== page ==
As the great Tony Trabert passed away on the last february, Tennis Chalk has the absolute honor to publish his long story, written by Mark Winters, who was probably in life one of the best friends of Tony. In order to keep content readable, enjoyable, and time affordable, Tennis Chalk has split the long article into episodes. This first one is dedicated to the beginnings of Tony’s tennis career until 1951.
In 50 years as a tennis journalist, this has been one of the most difficult stories I have ever attempted to write. The reasons are fairly simple. I had to sort through a wide collection of memories going back many years, along with many accompanying emotions.
When I learned that Tony Trabert had passed away at his home in Ponte Vedra, Florida on February 3rd this year, I realized the curtain had closed for the final time with my “Big Three”. They were the most significant people I spent time with during my tennis career. Tennis legend Jack Kramer was the first to depart on September 12, 2009. The Honorable Robert Kelleher, the eternal advocate for Open Tennis, was called away on June 20, 2012. During the first week of this year’s second month, Trabert, at the age of 90, made it a trio.
The group had a brotherly relationship. I became part of the family via good fortune that may have begun, quite simply, as blind luck. I first met Kramer in the 1960s. That led to an introduction to Trabert. I met Kelleher when the US played Mexico in 1963 in a spring Davis Cup tie at the Los Angeles Tennis Club. He was captain of the team and the US won the revered trophy that year. Because of his relationship with Kramer and Trabert, he became a member of a unique group of tennis leaders that, over time, became my cherished friends.
(Some readers may be aware of the career details that follow, but my heart tells me I must include them to sort through the myriad of Trabert recollections, even if they are merely satisfying my own need for continuity.)
Marion Anthony Trabert, the youngest of three sons, was born in Cincinnati, Ohio on August 16, 1930, to Arch and Bea Trabert. The family lived in a home in the Bond Hill section of the city that was a short distance from a park that sported four clay tennis courts. Tony’s brothers, Marc and Douglas, played on the courts there. He tagged along and started playing when he was six.
(In his youth, he was a fan of the local baseball team the Cincinnati Reds. He thought about pursuing a baseball career because he believed he was better in the sport. But tennis, because of the chess-like quality of the competition, proved to be more appealing.)
Records show that local teaching professionals, Earl Bossang and Howard Zaeh, provided the direction that led to Trabert’s solid stroke development. In 1942, at the Tri-State Tennis Championships, the 12-year-old began what would become a life-long friendship with Bill Talbert, who was also from Cincinnati. At that time, Talbert was ranked in the US Top 10, a position he would maintain for 13 straight years. Later that same year (1942), Talbert would team with Gardnar Mulloy to win the first of four US National Doubles Championships at Forest Hills, New York.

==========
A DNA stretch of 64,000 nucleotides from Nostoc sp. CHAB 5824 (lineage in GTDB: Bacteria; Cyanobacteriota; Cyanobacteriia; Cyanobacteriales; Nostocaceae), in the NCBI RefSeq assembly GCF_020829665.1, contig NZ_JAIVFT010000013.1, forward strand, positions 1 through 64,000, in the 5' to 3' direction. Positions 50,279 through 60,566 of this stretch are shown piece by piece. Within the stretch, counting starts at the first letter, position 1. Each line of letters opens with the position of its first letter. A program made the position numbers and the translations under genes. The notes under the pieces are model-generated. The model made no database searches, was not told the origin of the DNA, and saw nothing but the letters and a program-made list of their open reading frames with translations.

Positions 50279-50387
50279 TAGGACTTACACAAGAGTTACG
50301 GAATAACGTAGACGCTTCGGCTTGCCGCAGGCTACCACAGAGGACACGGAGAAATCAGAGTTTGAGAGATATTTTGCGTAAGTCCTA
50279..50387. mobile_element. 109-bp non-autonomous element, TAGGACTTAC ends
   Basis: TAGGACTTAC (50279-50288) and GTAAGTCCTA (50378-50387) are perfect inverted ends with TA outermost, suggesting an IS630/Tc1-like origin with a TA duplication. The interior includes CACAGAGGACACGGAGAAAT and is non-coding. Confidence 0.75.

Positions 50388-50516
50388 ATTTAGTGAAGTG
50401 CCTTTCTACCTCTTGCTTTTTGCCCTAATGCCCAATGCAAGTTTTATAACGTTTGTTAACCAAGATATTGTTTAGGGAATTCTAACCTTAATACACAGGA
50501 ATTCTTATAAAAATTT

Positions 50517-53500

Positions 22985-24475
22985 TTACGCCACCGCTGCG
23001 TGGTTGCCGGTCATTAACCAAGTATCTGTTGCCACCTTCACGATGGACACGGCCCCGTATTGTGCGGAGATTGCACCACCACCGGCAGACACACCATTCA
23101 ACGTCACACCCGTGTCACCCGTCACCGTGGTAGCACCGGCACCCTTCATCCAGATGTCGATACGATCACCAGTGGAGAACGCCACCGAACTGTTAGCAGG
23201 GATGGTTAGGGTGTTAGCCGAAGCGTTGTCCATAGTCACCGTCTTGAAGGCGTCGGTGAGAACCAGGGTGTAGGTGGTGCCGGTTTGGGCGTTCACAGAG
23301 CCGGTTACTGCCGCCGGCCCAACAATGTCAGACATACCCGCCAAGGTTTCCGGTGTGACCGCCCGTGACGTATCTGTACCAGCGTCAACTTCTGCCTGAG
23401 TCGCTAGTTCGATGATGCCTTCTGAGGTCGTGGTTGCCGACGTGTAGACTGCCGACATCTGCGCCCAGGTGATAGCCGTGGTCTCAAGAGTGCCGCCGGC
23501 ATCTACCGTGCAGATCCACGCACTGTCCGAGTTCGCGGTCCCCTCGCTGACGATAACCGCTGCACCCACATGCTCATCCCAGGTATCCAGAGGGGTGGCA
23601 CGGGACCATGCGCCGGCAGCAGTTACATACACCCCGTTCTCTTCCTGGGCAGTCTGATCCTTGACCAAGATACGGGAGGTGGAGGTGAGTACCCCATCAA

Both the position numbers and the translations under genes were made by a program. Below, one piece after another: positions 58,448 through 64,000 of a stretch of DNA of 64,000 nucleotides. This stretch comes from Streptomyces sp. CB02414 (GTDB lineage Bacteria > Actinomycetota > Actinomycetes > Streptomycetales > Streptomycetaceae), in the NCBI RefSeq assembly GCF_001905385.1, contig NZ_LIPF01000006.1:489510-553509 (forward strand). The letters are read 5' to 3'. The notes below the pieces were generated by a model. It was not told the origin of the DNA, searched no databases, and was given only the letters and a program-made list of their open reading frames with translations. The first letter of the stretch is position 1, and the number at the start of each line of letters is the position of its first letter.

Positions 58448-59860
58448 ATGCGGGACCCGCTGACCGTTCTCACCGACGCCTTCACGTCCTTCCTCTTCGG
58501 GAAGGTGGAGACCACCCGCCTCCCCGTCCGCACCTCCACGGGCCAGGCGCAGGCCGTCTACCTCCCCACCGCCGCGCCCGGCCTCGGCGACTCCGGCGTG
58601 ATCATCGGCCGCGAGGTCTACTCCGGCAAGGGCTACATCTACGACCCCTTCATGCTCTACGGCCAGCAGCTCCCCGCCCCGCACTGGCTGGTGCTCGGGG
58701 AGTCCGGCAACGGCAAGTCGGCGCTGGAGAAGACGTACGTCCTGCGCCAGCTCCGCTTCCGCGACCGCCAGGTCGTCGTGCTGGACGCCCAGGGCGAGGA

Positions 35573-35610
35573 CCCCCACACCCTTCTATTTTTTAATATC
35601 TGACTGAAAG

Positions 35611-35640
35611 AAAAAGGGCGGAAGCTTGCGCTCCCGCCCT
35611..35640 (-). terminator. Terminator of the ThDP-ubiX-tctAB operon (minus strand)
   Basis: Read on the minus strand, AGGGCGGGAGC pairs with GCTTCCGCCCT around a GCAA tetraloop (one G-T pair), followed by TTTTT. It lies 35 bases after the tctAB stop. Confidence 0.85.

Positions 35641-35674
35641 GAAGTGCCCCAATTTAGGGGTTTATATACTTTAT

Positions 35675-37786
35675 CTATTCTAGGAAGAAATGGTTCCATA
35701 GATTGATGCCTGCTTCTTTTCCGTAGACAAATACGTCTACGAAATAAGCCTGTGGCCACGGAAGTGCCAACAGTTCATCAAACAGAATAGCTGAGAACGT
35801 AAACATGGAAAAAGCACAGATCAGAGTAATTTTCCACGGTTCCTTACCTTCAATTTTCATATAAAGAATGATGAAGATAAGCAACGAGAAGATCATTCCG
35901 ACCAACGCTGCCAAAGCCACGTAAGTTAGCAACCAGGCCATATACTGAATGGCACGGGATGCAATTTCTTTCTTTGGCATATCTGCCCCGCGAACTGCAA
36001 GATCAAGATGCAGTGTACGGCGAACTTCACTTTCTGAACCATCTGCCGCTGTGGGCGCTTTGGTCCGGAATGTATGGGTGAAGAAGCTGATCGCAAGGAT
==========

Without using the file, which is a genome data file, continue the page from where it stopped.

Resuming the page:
Talbert and Mulloy, who are both members of the International Tennis Hall of Fame in Newport, Rhode Island, are often included when talk turns to the game’s best doubles tandems. Because of his skill as a volleyer, Talbert helped Trabert improve his net play. It has been said that he felt Trabert was his “tennis doppelganger”, meaning that he was a youngster who was devoted to working hard to become a better player. (Trabert was dedicated to improving and becoming a better athlete. He attended Walnut Hills High School in Cincinnati and played on the basketball team because he believed it would make him more fit and quicker. His commitment led to his winning the Ohio interscholastic singles title three consecutive years.)
Fast forward eight years to 1950. Talbert was the No. 3 player in the US. Trabert, whose game was progressing was No. 12 in the rankings (and, interestingly, he would become No. 3 in 1951). Talbert told the United States Lawn Tennis Association, (the precursor of the USTA), that he and his wife, Nancy, were going to Europe to play the 1950 spring tournaments and he wanted Trabert to accompany them. He went further and asked for “travel expenses” pointing out that Trabert, a sophomore at the University of Cincinnati, in his eyes, was a future star and he wanted Trabert to be his doubles partner. The USLTA turned down the “financial assistance” request. Nonetheless, Trabert traveled with the Talberts and benefitted immeasurably.